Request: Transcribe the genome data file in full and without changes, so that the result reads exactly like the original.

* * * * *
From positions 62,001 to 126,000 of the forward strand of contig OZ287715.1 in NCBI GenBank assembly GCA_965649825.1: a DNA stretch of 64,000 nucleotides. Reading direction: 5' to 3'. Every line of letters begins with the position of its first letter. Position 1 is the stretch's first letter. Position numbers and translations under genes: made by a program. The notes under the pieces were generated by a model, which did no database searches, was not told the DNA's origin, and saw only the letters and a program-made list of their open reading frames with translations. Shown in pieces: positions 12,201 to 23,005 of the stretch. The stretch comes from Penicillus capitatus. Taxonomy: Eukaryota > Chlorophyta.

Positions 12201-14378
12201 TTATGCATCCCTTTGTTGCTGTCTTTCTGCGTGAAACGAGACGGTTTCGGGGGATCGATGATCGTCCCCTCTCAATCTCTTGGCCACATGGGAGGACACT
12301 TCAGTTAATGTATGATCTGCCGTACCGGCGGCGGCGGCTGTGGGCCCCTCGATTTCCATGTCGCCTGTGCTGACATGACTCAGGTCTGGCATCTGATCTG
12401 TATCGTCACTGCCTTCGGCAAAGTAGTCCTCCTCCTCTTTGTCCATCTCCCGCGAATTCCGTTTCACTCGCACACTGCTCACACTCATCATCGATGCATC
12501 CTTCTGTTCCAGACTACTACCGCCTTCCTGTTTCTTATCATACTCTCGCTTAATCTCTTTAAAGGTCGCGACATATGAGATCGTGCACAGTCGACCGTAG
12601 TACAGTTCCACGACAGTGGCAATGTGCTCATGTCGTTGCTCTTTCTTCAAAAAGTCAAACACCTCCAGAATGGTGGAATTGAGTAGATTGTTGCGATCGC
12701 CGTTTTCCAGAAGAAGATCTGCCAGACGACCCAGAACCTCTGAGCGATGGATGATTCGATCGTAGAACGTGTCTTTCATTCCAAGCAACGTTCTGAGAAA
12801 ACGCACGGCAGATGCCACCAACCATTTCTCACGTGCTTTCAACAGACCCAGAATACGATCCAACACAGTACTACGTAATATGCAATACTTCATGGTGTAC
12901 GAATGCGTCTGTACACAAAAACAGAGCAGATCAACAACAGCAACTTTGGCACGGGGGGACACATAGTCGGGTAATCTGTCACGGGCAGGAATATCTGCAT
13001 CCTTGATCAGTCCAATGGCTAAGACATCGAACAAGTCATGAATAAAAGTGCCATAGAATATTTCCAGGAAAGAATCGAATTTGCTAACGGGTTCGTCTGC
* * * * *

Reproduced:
From positions 62,001 to 126,000 of the forward strand of contig OZ287715.1 in NCBI GenBank assembly GCA_965649825.1: a DNA stretch of 64,000 nucleotides. Reading direction: 5' to 3'. Every line of letters begins with the position of its first letter. Position 1 is the stretch's first letter. Position numbers and translations under genes: made by a program. The notes under the pieces were generated by a model, which did no database searches, was not told the DNA's origin, and saw only the letters and a program-made list of their open reading frames with translations. Shown in pieces: positions 12,201 to 23,005 of the stretch. The stretch comes from Penicillus capitatus. Taxonomy: Eukaryota > Chlorophyta.

Positions 12201-14378
12201 TTATGCATCCCTTTGTTGCTGTCTTTCTGCGTGAAACGAGACGGTTTCGGGGGATCGATGATCGTCCCCTCTCAATCTCTTGGCCACATGGGAGGACACT
12301 TCAGTTAATGTATGATCTGCCGTACCGGCGGCGGCGGCTGTGGGCCCCTCGATTTCCATGTCGCCTGTGCTGACATGACTCAGGTCTGGCATCTGATCTG
12401 TATCGTCACTGCCTTCGGCAAAGTAGTCCTCCTCCTCTTTGTCCATCTCCCGCGAATTCCGTTTCACTCGCACACTGCTCACACTCATCATCGATGCATC
12501 CTTCTGTTCCAGACTACTACCGCCTTCCTGTTTCTTATCATACTCTCGCTTAATCTCTTTAAAGGTCGCGACATATGAGATCGTGCACAGTCGACCGTAG
12601 TACAGTTCCACGACAGTGGCAATGTGCTCATGTCGTTGCTCTTTCTTCAAAAAGTCAAACACCTCCAGAATGGTGGAATTGAGTAGATTGTTGCGATCGC
12701 CGTTTTCCAGAAGAAGATCTGCCAGACGACCCAGAACCTCTGAGCGATGGATGATTCGATCGTAGAACGTGTCTTTCATTCCAAGCAACGTTCTGAGAAA
12801 ACGCACGGCAGATGCCACCAACCATTTCTCACGTGCTTTCAACAGACCCAGAATACGATCCAACACAGTACTACGTAATATGCAATACTTCATGGTGTAC
12901 GAATGCGTCTGTACACAAAAACAGAGCAGATCAACAACAGCAACTTTGGCACGGGGGGACACATAGTCGGGTAATCTGTCACGGGCAGGAATATCTGCAT
13001 CCTTGATCAGTCCAATGGCTAAGACATCGAACAAGTCATGAATAAAAGTGCCATAGAATATTTCCAGGAAAGAATCGAATTTGCTAACGGGTTCGTCTGC